If you’re a professional looking for more clients you
need to consider using a website as part of your overall marketing. The Internet
is a great platform for attracting new potential clients, nurturing your
relationship with them and serving your existing clients at a higher level.
To help you get the best results from your online
presence, here are some tips for using a website to promote your practice:
1. Have a plan.
Too many business people waste their websites because they don’t plan. Know
what you want your website to do. What part of your marketing process will it
fulfill? Will it attract new leads? Will it nurture them? Or do you expect it to
close them? You need to build your website to meet your specific business
objectives if you want it to be successful.
2. Educate your market.
The Internet helps us do two things exceptionally well: communicate and
learn. So, use your website accordingly. It can be a powerful tool to help your
prospective clients get the answers they need before (and after) they become
your client. Use your website to provide useful, practical and free help in the
form of articles, audio files, resource links and other content. If you like to
write a lot then make a blog part of your site. Or, include some Q&A
sessions your visitors can read (or listen to) that address many common
questions people have as they search for someone in your profession.
3. Make it part of your business.
Many professionals position their website as a glorified brochure. Don’t do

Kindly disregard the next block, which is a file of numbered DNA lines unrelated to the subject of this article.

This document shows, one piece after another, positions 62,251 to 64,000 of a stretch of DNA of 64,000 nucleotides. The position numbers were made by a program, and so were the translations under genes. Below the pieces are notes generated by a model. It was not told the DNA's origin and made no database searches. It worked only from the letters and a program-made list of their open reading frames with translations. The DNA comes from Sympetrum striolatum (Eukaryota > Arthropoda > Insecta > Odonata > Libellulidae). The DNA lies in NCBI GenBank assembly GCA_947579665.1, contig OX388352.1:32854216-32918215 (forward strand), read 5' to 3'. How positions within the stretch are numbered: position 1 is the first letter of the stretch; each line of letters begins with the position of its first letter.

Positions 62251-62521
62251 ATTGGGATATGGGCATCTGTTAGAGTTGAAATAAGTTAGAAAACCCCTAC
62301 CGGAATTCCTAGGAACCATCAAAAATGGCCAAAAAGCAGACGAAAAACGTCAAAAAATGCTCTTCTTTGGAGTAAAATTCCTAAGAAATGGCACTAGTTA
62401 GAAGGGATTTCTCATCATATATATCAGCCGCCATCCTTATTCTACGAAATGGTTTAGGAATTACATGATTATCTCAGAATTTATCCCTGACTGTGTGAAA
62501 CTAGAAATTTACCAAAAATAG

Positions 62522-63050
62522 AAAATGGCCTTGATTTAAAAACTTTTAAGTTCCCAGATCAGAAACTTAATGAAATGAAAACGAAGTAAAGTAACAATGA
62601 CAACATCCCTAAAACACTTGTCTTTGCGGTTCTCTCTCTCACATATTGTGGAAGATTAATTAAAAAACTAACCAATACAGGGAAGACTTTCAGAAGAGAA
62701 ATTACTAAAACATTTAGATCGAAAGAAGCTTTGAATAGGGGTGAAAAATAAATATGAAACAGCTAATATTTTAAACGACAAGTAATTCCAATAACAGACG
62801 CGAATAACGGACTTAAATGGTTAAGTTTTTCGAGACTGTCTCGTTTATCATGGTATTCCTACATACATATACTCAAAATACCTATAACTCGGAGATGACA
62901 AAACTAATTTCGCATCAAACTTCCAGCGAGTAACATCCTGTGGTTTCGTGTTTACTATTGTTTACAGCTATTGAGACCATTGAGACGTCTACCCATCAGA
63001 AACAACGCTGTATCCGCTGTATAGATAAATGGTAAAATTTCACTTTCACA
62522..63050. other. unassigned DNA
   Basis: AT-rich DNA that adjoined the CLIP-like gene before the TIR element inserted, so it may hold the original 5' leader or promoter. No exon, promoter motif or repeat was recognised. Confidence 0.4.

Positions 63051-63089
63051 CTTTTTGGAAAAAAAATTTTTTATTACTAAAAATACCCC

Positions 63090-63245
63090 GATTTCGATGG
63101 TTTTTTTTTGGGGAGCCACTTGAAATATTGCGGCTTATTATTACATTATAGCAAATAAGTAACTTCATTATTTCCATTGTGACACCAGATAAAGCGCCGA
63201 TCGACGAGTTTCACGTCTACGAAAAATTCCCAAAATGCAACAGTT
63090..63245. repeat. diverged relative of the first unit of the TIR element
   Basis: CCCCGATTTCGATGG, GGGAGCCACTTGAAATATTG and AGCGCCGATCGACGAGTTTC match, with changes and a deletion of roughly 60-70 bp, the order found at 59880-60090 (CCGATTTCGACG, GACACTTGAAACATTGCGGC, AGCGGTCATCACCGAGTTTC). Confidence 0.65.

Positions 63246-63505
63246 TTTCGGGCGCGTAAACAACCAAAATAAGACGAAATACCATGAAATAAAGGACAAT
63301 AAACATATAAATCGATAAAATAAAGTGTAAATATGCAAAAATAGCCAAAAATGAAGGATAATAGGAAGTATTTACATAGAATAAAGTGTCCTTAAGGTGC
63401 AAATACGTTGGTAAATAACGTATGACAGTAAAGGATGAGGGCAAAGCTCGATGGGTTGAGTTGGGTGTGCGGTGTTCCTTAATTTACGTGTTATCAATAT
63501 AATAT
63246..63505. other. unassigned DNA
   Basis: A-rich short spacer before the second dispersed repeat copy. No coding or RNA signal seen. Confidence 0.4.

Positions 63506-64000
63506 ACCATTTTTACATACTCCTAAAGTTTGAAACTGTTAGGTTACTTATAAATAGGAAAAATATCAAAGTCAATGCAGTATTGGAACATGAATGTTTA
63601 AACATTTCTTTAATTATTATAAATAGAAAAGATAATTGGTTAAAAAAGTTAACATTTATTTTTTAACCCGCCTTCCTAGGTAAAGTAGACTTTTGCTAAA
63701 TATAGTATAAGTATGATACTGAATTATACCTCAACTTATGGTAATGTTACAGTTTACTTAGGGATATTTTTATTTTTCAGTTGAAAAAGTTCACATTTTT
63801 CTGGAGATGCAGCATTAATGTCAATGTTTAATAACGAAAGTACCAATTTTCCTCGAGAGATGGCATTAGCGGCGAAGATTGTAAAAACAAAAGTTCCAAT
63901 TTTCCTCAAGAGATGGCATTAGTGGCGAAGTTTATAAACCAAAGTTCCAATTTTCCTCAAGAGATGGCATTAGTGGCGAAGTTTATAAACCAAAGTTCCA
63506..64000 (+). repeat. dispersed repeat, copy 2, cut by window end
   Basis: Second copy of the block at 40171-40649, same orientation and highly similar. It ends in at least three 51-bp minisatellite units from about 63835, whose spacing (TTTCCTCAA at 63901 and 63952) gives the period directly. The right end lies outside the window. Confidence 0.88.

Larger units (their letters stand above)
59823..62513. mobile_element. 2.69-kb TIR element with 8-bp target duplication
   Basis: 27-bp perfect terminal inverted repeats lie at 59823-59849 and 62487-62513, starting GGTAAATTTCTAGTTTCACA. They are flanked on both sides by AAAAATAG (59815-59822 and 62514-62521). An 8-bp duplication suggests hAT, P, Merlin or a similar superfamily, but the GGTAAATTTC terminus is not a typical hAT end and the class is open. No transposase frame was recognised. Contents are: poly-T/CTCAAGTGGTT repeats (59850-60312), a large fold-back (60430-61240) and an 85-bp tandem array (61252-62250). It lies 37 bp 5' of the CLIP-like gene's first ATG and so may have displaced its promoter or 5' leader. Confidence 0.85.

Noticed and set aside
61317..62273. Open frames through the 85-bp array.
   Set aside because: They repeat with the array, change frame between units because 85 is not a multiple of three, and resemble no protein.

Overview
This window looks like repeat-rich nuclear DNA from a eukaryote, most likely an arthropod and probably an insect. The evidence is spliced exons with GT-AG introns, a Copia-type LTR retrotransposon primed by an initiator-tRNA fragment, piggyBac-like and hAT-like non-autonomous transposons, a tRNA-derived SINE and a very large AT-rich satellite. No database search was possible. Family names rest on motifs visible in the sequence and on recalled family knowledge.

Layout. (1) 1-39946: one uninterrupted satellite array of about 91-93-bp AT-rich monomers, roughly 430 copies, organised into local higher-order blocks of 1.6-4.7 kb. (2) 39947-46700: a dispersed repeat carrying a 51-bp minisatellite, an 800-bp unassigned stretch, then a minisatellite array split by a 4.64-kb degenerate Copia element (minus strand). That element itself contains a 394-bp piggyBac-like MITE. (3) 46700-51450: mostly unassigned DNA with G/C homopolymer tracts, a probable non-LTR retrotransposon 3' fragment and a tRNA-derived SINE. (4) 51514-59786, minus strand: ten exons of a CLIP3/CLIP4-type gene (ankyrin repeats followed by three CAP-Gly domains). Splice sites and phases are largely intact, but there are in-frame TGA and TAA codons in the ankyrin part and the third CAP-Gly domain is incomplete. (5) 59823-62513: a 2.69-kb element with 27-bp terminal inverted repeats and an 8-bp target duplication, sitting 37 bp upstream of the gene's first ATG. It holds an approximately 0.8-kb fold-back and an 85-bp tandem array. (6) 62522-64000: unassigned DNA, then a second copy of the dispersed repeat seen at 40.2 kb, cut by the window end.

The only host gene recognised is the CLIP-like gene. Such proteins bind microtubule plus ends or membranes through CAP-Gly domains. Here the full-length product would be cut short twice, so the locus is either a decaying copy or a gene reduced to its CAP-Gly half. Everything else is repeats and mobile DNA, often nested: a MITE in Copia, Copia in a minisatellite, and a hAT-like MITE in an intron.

it! Your website can be a powerful tool to attract potential clients, help
educate them and then continue serving them while they are your clients. In
fact, if you use some of the many Web 2.0 tools available, you can zoom past
your peers by providing a higher level of service to your clients. Your website
is like a huge toolbox full of communication and productivity tools to deliver
more and better service to your clients.
4. Remember, it’s about your clients, not you.
We all hate to hear this. Especially professionals who have spent their
careers developing their skills. But your client does not want to hear about how
great you are or how much you know. Sure, they want to know you have the
credentials to serve them. But that should take only a few lines of text – not
your whole web site. Use your website to help people get what they are looking
for. Rather than telling people how great you are, show them by helping them.
This builds trust and credibility.
Above all, put yourself in your client’s shoes. What do they want and need as
they look for a professional? What information might be most helpful to
Make your website serve their needs and you’ll find it will lead them to you
better than any brochure, mailer or advertisement.